Valley personalities: Early Hobart boasted hotel, dance hall, and lumber mill

Valley personalities: Early Hobart boasted hotel, dance hall, and lumber mill

Originally published in the Voice of the Valley, March 7, 1979

(This is the second in a series of feature articles written by students in Tahoma’s Beginning Journalism class. Steve Eichelberger, a senior, lives in Hobart where he became acquainted with Dorothy Iverson. She remembers when her small community housed the largest lumber mill in the Northwest.)

By Steve Eichelberger

For many years, Dorothy Iverson was a homemaker.

“Women didn’t work in those days,” she said about her early life in Hobart. Mrs. Iverson was born in Seattle where she lived with her three older brothers and three younger sisters before moving to Hobart while in the seventh grade.

She remains there today where she still helps operate the Hobart store.

Mrs. Iverson attended school in what is now the Hobart Grange and graduated from Tahoma, where she had been editor of the high school newspaper and class valedictorian.

She attended Wilson Business College in Seattle and after graduation was a secretary in Seattle for four years.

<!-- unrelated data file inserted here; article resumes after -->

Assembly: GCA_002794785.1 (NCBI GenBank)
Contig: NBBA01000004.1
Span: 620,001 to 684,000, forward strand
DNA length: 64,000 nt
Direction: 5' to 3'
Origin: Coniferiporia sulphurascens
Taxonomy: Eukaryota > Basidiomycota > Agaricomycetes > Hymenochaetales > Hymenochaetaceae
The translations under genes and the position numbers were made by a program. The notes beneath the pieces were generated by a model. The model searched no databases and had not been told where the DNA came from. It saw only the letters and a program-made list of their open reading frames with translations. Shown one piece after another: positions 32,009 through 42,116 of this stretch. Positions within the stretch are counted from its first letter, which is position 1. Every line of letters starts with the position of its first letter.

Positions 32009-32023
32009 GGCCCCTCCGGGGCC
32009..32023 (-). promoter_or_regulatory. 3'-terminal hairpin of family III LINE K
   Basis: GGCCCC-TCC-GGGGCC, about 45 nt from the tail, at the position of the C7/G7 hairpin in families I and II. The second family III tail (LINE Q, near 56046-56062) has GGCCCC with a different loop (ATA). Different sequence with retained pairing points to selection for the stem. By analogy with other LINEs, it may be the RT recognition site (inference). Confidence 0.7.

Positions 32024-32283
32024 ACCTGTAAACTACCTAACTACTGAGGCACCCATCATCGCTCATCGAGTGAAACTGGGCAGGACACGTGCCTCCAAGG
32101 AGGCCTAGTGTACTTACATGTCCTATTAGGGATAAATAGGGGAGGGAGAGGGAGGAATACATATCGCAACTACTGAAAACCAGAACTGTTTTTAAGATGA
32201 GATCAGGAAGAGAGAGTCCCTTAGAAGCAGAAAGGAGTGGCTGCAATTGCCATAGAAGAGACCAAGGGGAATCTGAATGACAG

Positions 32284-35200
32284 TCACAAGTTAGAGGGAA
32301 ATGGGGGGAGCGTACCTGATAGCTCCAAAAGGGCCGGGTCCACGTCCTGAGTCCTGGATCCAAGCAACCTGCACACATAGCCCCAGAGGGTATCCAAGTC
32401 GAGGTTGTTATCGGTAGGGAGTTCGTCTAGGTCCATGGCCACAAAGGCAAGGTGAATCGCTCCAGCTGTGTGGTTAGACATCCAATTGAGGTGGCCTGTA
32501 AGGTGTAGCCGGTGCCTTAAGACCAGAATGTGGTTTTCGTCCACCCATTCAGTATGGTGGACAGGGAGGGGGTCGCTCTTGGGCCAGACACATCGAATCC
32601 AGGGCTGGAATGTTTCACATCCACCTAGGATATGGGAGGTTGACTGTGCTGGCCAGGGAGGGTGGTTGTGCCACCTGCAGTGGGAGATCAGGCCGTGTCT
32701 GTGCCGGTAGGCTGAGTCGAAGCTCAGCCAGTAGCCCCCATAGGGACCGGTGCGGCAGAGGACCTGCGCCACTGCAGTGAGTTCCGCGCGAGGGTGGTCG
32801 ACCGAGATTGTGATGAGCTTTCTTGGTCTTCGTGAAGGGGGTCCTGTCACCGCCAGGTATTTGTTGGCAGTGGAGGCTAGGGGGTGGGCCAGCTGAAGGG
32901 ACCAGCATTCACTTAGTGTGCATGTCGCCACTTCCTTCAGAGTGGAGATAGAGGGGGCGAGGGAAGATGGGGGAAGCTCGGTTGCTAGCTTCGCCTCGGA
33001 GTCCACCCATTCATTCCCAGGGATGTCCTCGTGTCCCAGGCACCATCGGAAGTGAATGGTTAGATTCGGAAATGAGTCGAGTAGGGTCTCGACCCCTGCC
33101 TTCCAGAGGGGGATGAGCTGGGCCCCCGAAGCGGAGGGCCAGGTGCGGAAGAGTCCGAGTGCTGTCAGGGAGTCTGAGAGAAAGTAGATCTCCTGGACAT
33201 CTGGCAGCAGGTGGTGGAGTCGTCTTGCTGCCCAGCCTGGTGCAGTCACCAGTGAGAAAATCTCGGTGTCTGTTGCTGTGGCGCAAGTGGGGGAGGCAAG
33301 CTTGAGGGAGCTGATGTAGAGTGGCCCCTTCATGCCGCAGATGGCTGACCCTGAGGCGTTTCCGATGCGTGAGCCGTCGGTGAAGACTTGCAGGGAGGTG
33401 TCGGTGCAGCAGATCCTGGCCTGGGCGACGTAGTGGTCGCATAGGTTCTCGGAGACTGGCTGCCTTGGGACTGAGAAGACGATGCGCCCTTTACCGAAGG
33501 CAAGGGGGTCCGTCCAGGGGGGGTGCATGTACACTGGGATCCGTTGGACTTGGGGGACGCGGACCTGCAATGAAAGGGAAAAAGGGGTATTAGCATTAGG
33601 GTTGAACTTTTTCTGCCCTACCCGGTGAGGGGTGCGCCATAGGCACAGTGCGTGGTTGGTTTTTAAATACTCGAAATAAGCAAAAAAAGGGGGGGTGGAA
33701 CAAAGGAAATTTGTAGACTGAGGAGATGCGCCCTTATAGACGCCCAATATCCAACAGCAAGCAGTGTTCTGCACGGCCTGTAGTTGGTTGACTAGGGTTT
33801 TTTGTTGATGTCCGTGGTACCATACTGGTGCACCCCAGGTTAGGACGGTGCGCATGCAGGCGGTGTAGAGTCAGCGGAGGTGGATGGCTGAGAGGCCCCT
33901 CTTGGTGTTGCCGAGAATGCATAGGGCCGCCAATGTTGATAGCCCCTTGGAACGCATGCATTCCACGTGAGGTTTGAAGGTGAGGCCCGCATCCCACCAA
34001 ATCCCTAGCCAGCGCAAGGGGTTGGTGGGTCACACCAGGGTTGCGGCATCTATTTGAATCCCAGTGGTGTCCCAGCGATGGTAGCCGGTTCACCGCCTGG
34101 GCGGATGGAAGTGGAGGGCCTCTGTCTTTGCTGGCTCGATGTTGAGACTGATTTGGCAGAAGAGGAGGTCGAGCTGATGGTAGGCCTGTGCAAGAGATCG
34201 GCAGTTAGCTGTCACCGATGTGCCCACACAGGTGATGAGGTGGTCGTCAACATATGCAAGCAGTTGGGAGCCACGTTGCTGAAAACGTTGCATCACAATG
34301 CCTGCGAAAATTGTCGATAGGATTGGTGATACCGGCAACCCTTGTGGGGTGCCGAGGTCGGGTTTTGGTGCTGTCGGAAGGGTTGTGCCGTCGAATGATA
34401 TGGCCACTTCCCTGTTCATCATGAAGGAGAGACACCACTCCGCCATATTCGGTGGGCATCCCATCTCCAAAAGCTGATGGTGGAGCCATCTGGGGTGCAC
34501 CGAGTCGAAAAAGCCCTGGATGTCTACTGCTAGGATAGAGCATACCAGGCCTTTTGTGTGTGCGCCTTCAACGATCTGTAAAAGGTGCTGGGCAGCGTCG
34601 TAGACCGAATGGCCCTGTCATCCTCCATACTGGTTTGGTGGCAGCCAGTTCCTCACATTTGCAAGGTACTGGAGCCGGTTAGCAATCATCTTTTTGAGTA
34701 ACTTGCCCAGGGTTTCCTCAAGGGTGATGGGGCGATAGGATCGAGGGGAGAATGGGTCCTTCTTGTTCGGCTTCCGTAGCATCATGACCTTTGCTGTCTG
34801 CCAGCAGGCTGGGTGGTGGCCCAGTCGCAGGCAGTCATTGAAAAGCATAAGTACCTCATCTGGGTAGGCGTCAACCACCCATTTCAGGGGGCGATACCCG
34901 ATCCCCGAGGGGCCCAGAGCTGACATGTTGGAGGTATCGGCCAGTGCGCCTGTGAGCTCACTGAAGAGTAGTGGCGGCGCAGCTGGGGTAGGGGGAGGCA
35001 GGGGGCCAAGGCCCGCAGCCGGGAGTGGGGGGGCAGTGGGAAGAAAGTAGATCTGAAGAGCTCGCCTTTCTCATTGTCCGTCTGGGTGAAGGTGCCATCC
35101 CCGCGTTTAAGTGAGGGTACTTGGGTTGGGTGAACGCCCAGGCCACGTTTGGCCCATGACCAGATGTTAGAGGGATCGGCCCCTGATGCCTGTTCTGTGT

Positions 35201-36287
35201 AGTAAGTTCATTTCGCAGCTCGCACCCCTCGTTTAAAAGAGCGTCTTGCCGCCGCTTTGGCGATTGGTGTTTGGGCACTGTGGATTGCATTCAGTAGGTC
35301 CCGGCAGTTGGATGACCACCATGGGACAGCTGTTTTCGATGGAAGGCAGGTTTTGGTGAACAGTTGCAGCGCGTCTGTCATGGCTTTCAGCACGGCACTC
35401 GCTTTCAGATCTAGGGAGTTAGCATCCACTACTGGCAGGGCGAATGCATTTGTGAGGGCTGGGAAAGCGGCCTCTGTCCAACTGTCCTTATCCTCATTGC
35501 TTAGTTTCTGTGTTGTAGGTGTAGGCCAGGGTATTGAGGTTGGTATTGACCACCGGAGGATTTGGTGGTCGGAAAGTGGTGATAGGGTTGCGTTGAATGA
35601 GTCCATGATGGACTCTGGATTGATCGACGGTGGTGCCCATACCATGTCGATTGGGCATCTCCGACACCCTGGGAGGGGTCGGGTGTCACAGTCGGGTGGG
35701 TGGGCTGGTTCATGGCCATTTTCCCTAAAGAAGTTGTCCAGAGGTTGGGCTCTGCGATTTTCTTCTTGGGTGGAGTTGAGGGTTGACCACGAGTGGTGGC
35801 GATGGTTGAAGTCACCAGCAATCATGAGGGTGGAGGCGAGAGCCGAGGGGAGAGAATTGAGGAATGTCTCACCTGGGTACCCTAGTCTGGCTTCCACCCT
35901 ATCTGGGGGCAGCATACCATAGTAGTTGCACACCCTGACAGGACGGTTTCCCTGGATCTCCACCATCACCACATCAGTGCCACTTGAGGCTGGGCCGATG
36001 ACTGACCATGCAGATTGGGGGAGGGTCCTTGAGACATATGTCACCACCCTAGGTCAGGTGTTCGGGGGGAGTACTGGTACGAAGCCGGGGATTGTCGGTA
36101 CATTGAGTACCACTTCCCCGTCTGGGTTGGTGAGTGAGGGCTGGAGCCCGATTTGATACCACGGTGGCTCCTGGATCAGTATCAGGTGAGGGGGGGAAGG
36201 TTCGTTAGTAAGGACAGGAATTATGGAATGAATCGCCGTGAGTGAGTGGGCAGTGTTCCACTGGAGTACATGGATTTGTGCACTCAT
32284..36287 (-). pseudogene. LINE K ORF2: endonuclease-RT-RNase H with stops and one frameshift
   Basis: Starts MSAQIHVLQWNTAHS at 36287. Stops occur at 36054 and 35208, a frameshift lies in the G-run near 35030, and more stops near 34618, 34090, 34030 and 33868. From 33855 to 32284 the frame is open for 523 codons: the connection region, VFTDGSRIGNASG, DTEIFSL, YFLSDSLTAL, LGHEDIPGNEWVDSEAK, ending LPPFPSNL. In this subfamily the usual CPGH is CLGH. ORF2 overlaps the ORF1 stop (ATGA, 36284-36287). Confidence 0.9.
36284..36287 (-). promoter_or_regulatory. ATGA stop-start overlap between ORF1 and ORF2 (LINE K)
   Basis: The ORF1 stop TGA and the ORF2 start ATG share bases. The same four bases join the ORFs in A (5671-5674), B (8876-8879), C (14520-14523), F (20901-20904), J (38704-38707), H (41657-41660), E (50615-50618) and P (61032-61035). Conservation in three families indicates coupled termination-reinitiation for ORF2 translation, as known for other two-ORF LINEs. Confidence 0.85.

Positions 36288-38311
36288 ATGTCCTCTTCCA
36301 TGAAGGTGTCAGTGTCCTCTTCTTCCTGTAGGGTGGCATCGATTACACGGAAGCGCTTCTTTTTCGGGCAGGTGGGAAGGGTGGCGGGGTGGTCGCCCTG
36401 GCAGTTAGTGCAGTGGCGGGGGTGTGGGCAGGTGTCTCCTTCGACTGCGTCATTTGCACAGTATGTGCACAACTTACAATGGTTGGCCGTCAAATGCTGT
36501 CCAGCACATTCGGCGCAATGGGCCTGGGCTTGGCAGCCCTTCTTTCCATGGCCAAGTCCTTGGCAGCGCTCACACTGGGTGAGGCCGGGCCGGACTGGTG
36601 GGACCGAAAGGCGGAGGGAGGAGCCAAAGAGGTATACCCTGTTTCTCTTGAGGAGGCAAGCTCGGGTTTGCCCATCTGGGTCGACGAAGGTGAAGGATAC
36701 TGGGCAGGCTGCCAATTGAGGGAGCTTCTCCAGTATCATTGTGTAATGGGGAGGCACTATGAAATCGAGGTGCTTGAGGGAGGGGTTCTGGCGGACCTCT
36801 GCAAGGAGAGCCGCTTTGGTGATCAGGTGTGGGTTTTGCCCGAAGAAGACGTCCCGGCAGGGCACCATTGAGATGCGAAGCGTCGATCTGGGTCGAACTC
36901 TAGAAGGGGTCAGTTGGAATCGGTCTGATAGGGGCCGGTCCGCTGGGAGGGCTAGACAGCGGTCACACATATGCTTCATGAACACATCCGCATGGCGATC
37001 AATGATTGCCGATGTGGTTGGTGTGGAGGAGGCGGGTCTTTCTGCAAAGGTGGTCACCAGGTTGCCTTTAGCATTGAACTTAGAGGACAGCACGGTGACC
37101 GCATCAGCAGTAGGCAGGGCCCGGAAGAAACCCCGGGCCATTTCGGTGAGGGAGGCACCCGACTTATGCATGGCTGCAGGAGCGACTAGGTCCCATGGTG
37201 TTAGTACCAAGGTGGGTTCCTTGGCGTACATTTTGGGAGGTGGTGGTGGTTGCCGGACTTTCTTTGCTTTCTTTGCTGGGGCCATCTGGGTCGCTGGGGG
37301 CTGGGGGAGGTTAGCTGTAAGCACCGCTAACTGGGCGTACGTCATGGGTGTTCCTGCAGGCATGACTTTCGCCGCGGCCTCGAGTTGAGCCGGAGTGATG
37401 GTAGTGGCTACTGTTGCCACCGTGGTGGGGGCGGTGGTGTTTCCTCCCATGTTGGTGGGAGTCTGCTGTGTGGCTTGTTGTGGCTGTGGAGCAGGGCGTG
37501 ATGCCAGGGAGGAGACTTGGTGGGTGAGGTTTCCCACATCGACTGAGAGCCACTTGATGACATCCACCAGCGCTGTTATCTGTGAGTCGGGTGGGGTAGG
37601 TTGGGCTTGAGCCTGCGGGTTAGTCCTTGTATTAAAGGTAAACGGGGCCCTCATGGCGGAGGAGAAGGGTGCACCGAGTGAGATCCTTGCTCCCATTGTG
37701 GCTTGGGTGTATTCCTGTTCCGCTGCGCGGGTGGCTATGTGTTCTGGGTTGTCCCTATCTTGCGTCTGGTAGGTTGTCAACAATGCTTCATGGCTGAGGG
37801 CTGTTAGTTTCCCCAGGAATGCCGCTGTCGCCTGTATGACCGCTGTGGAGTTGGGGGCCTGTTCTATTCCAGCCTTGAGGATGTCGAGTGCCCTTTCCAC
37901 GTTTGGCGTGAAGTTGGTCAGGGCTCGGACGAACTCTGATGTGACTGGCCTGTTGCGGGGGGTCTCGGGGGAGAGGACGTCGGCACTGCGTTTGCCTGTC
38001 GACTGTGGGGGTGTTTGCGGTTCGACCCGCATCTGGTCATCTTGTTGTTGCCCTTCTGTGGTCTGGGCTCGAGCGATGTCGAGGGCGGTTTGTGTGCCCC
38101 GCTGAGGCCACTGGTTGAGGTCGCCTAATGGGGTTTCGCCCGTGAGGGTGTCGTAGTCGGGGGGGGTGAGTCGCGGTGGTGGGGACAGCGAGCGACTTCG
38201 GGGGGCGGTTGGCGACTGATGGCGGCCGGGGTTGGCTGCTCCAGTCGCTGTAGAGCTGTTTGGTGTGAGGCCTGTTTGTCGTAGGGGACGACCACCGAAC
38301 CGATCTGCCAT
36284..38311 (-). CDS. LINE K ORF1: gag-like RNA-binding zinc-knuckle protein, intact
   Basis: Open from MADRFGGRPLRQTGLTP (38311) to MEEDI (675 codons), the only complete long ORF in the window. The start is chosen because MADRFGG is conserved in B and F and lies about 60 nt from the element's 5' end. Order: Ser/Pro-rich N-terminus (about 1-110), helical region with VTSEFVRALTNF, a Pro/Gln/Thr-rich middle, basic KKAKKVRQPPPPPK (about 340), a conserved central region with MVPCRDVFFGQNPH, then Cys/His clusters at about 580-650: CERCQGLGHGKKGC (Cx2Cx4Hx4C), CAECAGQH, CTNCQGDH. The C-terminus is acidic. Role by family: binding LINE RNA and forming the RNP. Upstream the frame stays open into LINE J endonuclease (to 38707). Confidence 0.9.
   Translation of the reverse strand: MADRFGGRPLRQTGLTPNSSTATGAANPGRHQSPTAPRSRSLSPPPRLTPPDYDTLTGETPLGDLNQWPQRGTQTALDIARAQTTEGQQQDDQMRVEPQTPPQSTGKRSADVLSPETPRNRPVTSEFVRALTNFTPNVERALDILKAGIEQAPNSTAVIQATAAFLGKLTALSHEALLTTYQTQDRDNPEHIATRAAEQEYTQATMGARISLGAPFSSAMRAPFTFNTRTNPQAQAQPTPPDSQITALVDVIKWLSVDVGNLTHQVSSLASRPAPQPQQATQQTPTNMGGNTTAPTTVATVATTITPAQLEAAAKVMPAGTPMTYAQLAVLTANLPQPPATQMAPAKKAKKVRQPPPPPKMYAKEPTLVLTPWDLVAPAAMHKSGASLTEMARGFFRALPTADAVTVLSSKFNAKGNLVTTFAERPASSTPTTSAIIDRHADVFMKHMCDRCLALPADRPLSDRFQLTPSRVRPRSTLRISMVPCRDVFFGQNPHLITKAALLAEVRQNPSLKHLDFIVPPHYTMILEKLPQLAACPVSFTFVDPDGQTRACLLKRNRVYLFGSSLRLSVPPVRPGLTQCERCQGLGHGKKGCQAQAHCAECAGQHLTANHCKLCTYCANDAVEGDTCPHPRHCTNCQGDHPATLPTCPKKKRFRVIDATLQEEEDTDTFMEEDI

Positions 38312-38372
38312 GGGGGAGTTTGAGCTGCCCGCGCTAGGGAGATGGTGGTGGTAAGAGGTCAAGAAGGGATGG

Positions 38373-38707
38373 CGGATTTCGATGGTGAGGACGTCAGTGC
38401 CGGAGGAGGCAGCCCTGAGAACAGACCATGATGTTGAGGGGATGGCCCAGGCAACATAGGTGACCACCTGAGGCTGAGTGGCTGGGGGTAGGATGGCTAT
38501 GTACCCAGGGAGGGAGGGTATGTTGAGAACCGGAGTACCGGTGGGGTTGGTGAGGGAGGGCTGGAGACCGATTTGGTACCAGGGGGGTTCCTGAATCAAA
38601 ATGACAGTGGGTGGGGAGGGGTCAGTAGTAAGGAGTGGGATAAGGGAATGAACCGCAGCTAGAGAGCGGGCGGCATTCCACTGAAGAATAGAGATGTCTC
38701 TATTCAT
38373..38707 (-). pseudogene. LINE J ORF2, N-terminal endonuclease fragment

She married the late Iver Iverson in 1933 and they set up housekeeping in Hobart. Iver was employed at his father’s grocery store, the “Wood and Iverson Grocery Store,” where he continued to work until it burned in 1939.

When Mrs. Iverson first moved to Hobart, the Wood-Iverson Mill was in operation. Iver’s dad and his partner started the mill, which was the largest in the Northwest at that time. A picture of the mill as it was in 1915 is on display in the Hobart store.

Back then, they had the “Hobart,” which was a bunk hotel-house for all the workers of the mill and also a dance hall for entertainment.

The mill issued its own money at one time expressly for workers who ran short. The money was called “chits” and was only good at the Wood-Iverson Grocery.

According to the Iversons, Hobart was named after Vice President Hobart, who served under President McKinley.

In 1947, Dorothy and Iver built the present Hobart store which was about half as big as it is now. After completion, Dorothy worked part-time at the store and Iver was in charge until his death in 1973.

The youngest of her three children, Warren, took over management at that time. Warren’s wife, Barbara, and his mother still work there. Dorothy was appointed Postmaster in 1972 and still holds that position.

The Iversons have another son who lives in California and a daughter living in Issaquah.

When Dorothy was young, the only thing they did for entertainment, she says, was “play baseball at the Hobart field.” She played catcher. “I can still catch anything Warren throws at me,” she said.

The Iversons got a television for the first time in 1953. Dorothy used to ski at Snoqualmie and golf at Lake Wilderness.

Now she likes to travel. She spent two weeks in Hawaii and in 1978 she and her daughter visited Washington D.C. From there they traveled to the Caribbean for two weeks.

Parting with some of her personal philosophy, Dorothy offered, “Look for the good in a person. Everyone has some good.”

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